FILE - In this Feb. 22, 2019 file photo, Cook County State's Attorney Kim Foxx speaks at a news conference, in Chicago. Text messages show Fox, the Chicago prosecutor whose office handled the case of "Empire" actor Jussie Smollett told her top deputy that Smollett was a "washed up celeb" who was overcharged. The office of Cook County State's Attorney released thousands of documents from the investigation late Tuesday, April 16, 2019, in response to media requests. (AP Photo/Kiichiro Sato, File)

Despite recusal, prosecutor told deputy Smollett overcharged

April 17, 2019 - 6:10 pm

CHICAGO (AP) — Chicago's top prosecutor injected herself into the criminal case accusing Jussie Smollett of staging a racist, anti-gay attack in January despite having recused herself, telling a deputy in a text message weeks before charges were suddenly dropped that she believed the office had overcharged the "Empire" actor, according to newly released texts and emails.

Cook County State's Attorney Kim Foxx and her staff also scrambled later to explain the March 26 decision to drop all criminal charges against Smollett amid an explosion of public criticism, several thousand documents provided to The Associated Press and other media through open records requests indicate.

After communicating in early February with former first lady Michelle Obama's former chief of staff Tina Tchen and with a member of Smollett's family about the Smollett investigation, Foxx recused herself on Feb. 13, her office citing communications with the family member whom Tchen had encouraged Foxx to call.

In late March — after questions were raised about what prompted the dropping of charges — Foxx and her aides sought to recast their explanations about her role, with one statement saying Foxx "used the term 'recuse'" in the "colloquial use of the term" and that she'd actually "informally separated herself from the decision-making."

Foxx nevertheless weighed in at critical points as her staff decided how or whether to proceed with the prosecution, including in a March 8 text to First Assistant State's Attorney Joseph Magats, who became the final decision-maker after Foxx purportedly stepped away.

Foxx texted, with ellipses included to introduce her point: "Sooo ...... I'm recused, but when people accuse us of overcharging cases ... 16 counts on a class 4 becomes exhibit A."

Magats responded to his boss, saying: "Yes. I can see where that can be seen as excessive."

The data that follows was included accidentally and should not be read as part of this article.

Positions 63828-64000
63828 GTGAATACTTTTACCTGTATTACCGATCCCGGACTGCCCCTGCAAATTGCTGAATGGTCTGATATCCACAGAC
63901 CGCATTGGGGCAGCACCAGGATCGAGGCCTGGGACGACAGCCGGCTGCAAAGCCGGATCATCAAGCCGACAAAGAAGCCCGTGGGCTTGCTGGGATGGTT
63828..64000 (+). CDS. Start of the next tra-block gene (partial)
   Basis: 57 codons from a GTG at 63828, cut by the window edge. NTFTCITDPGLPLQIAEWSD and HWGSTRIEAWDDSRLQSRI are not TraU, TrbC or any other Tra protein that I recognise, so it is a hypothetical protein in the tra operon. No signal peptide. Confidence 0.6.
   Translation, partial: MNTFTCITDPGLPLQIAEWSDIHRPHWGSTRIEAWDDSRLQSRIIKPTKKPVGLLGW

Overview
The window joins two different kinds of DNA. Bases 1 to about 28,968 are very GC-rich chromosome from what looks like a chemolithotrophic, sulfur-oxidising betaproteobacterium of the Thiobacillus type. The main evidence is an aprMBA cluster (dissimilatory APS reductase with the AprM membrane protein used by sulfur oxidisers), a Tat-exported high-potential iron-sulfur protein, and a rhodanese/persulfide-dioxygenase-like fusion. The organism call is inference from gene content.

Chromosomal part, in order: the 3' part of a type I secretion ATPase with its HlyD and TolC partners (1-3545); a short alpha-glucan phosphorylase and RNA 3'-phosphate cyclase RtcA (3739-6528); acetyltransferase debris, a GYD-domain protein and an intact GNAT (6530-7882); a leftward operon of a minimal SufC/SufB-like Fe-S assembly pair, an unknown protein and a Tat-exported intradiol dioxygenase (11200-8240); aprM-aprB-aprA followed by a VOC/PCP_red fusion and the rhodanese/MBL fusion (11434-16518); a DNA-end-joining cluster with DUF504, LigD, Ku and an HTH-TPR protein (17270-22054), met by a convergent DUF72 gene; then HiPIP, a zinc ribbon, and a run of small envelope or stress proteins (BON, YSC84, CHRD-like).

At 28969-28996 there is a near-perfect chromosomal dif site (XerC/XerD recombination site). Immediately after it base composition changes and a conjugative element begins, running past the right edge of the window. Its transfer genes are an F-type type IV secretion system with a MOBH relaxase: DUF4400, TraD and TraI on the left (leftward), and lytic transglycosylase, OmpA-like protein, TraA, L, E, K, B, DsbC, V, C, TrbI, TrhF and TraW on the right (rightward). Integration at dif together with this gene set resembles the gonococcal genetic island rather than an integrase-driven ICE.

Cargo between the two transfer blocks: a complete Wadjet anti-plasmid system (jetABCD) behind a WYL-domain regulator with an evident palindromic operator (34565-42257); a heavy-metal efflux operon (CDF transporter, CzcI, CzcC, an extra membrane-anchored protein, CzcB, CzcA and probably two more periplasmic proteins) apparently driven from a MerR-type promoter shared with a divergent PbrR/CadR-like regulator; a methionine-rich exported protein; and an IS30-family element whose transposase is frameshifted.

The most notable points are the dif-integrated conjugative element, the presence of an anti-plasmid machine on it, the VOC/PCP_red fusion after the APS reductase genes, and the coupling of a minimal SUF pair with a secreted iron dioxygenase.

Smollett had faced 16 felony counts related to making a false report that he was assaulted by two men around 2 a.m. on Jan. 29 in downtown Chicago. Investigators said he made the false report because he was unhappy with his pay on "Empire" and believed such an incident would give his career a boost.

The documents don't include key communications among prosecutors or with Smollett's legal team, so questions remain unanswered about the extent of Foxx's involvement and the logic behind tossing the case without requiring Smollett to accept responsibility for lying. Smollett, 36, maintains that he's told the truth all along.

In the same March 8 exchange with Magats, Foxx appears to compare the charges against Smollett to those filed against R&B singer R. Kelly in another high-profile case being handled by her office, though she does not reference Kelly by name.

"Pedophile with 4 victims 10 counts. Washed up celeb who lied to cops, 16," Foxx texted.

Kelly was indicted in February on 10 counts of aggravated sexual abuse involving three girls and one woman. Kelly denies the allegations.

Foxx has long advocated alternatives to prosecution of nonviolent crimes. In her March 8 exchange with Magats, Foxx signaled that such an approach may be appropriate in Smollett's case.

"Just because we can charge something doesn't mean we should," she texted.

Texts also show that prosecutors seemed to hope news wouldn't spread widely about the March 26 hearing at which the charges against Smollett were dropped. The office made no advanced announcement about the hearing and seemed unhappy that Smollett's attorney's leaked word of it.

"It appears as if Jussie's press person may have notified the press," Risa Lanier, the lead trial prosecutor in the Smollett case, said in a text to office spokespeople.

Foxx also discussed what to tell police Superintendent Eddie Johnson, who said he was blindsided by the dropping of charges.

Lanier also texted Magats as news broke about the dismissal of charges on March 26, and reporters began streaming to the courthouse, and calling and emailing the state's attorney's office contacting for comment.

"Just wish I could have anticipated the magnitude of this response and planned a bit better!" Lanier wrote.

The newly released emails indicate chaos within the state's attorney's office in the hours and days after charges were dropped. Office spokespeople provided often-muddled or contradictory answers to the same questions from journalists, including on the shifting explanations about Foxx's recusal.

Magats tried to reassure Lanier, saying the response wasn't something they could plan for, and adding: "It's the right decision." Lanier answered: "I agree and absolutely stand by the decision made."


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Check out the AP's complete coverage of the Jussie Smollett case.

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